“Joe Biden didn’t wake up one day and realize he’d been wrong for 30 years.
I covered him in the Senate, in the Obama White House, in the Democratic Party’s post-Trump reckoning. Biden was rarely, if ever, the voice calling for transformational change or go-it-alone ambition.
But you’d never know it from his presidency. The standard explanation for all this is the advent of the coronavirus. The country is in crisis, and Biden is rising to meet the moment. But I don’t buy it. That may explain the American Rescue Plan. But the American Jobs Plan, and the forthcoming American Family Plan, go far beyond the virus. Put together, they are a sweeping indictment of the prepandemic status quo as a disaster for both people and the planet — a status quo that in many cases Biden helped build and certainly never seemed eager to upend.
Over the past few months, I’ve been talking to White House staff members, to congressional Democrats, to policy experts and to the Biden administration’s critics to better understand why President Biden is making such a sharp break with Joe Biden. Here are a few of them, though this is by no means a complete list.
The collapse of the Republican Party as a negotiating partner.” . . . “
The piece goes on with a section, We all trust economists less than before.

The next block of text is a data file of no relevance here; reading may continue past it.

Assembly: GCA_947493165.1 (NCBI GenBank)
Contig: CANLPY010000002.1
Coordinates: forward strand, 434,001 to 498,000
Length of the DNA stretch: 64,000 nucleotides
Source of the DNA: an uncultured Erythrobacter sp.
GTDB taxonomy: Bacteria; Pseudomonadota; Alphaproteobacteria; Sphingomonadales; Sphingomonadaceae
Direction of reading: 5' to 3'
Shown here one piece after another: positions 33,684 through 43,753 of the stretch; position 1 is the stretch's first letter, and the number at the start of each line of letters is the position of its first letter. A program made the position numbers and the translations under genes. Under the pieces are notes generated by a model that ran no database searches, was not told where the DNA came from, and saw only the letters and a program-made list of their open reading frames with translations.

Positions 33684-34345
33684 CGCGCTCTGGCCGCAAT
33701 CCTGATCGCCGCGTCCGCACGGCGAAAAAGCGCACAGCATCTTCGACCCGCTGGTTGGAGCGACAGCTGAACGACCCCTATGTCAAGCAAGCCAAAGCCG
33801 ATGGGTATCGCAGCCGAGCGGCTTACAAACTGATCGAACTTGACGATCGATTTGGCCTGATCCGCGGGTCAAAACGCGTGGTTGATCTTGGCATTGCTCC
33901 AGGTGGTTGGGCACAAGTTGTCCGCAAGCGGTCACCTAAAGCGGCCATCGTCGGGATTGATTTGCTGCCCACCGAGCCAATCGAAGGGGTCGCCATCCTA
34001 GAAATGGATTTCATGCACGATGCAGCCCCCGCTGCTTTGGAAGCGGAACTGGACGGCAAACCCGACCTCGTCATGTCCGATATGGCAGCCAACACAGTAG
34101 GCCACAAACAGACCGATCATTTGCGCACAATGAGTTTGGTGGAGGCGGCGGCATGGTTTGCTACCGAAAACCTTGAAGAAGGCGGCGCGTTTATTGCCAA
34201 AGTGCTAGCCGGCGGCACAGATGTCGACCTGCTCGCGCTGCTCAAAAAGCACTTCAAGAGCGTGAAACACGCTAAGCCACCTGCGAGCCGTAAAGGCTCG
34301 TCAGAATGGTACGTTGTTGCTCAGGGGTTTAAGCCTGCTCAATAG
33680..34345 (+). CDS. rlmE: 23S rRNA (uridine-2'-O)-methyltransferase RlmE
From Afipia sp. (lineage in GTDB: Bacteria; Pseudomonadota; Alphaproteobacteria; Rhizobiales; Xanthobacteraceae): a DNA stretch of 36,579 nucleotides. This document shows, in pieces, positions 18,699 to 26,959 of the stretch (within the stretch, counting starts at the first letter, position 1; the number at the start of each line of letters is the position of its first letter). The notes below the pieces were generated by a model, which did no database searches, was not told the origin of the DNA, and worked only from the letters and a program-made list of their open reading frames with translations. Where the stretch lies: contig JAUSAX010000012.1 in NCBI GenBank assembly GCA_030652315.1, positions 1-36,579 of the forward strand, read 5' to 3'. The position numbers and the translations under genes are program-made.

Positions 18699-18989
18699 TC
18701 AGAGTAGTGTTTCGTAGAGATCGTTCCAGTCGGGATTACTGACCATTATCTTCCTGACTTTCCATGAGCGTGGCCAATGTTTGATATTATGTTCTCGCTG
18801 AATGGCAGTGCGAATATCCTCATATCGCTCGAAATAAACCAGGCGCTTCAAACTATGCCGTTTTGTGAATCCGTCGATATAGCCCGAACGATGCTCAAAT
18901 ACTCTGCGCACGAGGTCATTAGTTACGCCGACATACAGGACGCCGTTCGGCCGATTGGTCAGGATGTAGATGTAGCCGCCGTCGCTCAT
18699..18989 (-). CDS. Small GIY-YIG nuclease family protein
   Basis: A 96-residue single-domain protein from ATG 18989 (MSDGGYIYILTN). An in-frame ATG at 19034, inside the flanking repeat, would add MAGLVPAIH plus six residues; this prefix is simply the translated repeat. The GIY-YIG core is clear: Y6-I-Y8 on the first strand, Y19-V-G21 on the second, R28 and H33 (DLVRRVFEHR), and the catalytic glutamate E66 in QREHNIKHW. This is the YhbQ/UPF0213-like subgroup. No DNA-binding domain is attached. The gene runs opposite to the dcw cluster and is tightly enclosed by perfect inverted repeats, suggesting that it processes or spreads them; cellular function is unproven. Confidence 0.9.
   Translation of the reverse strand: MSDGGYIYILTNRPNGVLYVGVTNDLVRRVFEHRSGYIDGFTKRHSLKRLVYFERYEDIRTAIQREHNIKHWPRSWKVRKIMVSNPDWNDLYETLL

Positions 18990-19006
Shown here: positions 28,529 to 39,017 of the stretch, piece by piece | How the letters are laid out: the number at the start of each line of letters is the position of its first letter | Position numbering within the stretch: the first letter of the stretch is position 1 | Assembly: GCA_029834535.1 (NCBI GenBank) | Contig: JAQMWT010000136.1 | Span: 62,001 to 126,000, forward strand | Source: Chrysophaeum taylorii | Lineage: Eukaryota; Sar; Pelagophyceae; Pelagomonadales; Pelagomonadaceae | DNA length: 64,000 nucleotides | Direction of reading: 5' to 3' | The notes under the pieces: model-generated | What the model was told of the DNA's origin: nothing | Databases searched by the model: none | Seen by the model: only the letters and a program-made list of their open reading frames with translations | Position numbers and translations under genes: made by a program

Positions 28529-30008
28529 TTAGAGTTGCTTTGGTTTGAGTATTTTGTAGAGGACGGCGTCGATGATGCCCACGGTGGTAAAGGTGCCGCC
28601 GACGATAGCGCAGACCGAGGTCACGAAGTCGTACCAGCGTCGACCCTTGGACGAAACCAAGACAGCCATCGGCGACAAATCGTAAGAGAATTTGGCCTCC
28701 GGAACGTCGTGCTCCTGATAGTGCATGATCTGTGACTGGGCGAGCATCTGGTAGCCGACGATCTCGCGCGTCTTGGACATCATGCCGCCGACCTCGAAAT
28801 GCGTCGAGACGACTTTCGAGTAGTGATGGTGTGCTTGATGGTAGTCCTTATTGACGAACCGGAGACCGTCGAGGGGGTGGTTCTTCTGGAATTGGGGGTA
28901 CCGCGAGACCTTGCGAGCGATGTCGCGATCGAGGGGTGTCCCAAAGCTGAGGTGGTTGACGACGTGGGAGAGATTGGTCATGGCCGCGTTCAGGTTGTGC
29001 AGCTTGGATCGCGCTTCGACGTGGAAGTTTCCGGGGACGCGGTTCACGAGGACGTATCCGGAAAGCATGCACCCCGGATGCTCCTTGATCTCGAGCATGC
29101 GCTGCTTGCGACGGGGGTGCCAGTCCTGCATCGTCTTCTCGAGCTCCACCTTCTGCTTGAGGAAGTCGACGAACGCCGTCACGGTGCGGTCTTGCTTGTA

“. . . The backdrop for this administration is the failures of the past generation of economic advice. Fifteen years of financial crises, yawning inequality and repeated debt panics that never showed up in interest rates have taken the shine off economic expertise. But the core of this story is climate. “Many mainstream economists, even in the 1980s, recognized that the market wouldn’t cover everyone’s needs so you’d need some modest amount of public support to correct for that moderate market failure,” Felicia Wong, the president of the Roosevelt Institute, said. “But they never envisioned the climate crisis. This is not a failure of the market at the margins. This is the market incentivizing destruction.”
Deese, the N.E.C. head, is notable for being a climate wonk who’s now in charge of the nerve center of White House economic policymaking. And the scale of the climate disaster, and the speed at which it must be addressed, simply demands a different role for the government. “If you think across the big systems in our country — the transportation system being one, the power and energy system being another — in order to actually solve climate change, we’re going to have to transform those systems,” he told me.” . . .